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Tourism And Taxes

New Zealand tourism faces GST backlash

Feb 10, 2010

International visitors will pay an extra $20 million in GST if the tax is raised to 15 per cent, and the extra cost will hurt, the tourist industry says.

The Government currently pockets about $800 million a year in GST from international tourists, but the industry warns that visitors' spending itself would be the main casualty of the tax rise.

Chicago-based South Pacific travel specialist Connie Goodman said it would not put tourists off visiting, but they would limit their discretionary spending.

Tourists did not look at taxes to determine their destination, but the total price determined the shape of their trip.

"We look at Fiji and that is 15.5 per cent, and it does not mean people will go to Tahiti to avoid that. The way people see it is – will New Zealand still be value for money?"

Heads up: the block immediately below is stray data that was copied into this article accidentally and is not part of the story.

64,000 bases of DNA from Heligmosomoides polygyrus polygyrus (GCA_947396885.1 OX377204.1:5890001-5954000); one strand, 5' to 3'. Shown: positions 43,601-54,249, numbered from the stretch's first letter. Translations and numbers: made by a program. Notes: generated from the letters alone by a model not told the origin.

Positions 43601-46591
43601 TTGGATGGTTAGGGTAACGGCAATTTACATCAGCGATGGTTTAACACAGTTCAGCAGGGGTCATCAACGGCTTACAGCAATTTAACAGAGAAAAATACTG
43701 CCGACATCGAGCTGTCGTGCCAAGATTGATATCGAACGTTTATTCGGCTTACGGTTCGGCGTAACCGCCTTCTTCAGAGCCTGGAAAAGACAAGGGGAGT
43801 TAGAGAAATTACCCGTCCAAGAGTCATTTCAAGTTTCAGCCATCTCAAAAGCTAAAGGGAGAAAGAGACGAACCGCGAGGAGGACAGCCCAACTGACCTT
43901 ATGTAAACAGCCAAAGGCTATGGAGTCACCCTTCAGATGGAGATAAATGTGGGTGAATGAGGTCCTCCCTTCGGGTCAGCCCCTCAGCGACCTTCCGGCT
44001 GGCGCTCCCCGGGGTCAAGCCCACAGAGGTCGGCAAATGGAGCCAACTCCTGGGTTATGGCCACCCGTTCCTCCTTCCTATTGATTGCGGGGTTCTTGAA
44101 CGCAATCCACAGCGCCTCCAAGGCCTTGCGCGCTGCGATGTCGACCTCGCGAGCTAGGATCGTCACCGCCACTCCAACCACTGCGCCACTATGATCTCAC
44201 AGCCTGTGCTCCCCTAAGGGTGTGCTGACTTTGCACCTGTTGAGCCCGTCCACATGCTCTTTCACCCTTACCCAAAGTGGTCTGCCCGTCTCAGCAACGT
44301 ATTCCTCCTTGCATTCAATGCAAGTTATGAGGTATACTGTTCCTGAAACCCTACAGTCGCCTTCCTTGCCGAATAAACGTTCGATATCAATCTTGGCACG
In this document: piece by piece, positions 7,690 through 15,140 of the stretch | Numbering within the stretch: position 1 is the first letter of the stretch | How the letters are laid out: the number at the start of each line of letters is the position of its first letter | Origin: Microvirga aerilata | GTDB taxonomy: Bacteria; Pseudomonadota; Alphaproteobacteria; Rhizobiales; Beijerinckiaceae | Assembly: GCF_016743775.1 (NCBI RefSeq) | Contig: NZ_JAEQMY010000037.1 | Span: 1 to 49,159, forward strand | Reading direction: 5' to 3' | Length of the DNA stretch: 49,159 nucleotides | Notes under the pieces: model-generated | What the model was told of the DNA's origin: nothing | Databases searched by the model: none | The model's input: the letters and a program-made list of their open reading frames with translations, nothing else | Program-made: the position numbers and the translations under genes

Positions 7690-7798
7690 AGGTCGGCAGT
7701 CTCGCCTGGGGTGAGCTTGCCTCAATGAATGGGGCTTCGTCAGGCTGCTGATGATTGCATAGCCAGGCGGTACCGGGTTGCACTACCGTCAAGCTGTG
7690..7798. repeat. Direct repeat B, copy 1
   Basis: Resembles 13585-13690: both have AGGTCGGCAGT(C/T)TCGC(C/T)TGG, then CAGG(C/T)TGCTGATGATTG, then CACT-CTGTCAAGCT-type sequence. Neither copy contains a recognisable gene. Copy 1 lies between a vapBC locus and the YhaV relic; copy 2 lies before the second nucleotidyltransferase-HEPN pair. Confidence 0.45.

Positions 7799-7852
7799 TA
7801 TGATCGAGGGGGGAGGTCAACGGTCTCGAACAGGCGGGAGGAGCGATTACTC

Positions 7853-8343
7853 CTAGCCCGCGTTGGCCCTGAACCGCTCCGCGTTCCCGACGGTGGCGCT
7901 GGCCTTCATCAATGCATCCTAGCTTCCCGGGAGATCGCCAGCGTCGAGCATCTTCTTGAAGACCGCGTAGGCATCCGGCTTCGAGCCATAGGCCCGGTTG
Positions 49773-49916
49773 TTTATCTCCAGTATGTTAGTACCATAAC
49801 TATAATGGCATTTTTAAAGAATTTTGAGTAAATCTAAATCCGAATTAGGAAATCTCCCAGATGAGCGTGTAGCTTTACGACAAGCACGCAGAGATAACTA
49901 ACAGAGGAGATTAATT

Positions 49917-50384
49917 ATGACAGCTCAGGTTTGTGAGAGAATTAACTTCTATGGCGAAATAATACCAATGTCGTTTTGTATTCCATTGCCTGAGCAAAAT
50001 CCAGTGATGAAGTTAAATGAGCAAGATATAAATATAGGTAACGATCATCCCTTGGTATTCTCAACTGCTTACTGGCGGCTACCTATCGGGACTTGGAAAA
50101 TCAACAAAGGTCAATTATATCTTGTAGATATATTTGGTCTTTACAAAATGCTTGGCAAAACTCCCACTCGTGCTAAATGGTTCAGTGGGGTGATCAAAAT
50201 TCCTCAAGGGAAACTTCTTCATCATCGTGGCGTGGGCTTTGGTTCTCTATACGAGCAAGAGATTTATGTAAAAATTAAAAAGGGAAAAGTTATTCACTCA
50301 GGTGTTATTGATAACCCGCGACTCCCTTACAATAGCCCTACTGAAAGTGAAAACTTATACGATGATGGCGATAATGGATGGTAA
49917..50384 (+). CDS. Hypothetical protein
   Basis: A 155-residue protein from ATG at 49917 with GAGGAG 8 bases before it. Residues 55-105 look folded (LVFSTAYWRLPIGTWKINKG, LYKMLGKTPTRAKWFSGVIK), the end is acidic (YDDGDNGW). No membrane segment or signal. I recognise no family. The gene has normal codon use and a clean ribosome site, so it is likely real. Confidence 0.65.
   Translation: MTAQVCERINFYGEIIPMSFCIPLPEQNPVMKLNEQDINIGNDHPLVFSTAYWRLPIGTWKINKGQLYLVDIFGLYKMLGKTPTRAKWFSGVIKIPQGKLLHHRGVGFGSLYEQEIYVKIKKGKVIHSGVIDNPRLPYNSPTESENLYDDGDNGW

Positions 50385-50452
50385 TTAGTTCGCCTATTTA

Ms Goodman's company, Down Under Endeavours, dealt in the luxury end of the market, but even high-spending tourists would cop a greater increase in fixed costs such as accommodation.

"It's a big chunk of change as part of a package at several thousand dollars a night. It certainly makes a big impact over a 10 day trip."

The likely impact for the high end market was that they might shorten their trip, but she suggested mid-range tourists would look to downgrade aspects of their trip after the increase.

"New Zealand is not like Australia where it is about bums on seats, it is about quality for the tourists. So this [a tax increase] could impact seriously."

Tourism Industry Association chief executive Tim Cossar said the rise effectively knocked prices up by 2.5 per cent for internationals and domestic tourists. It was already expensive to travel to New Zealand, he said.

New Zealand tourism faces GST backlash
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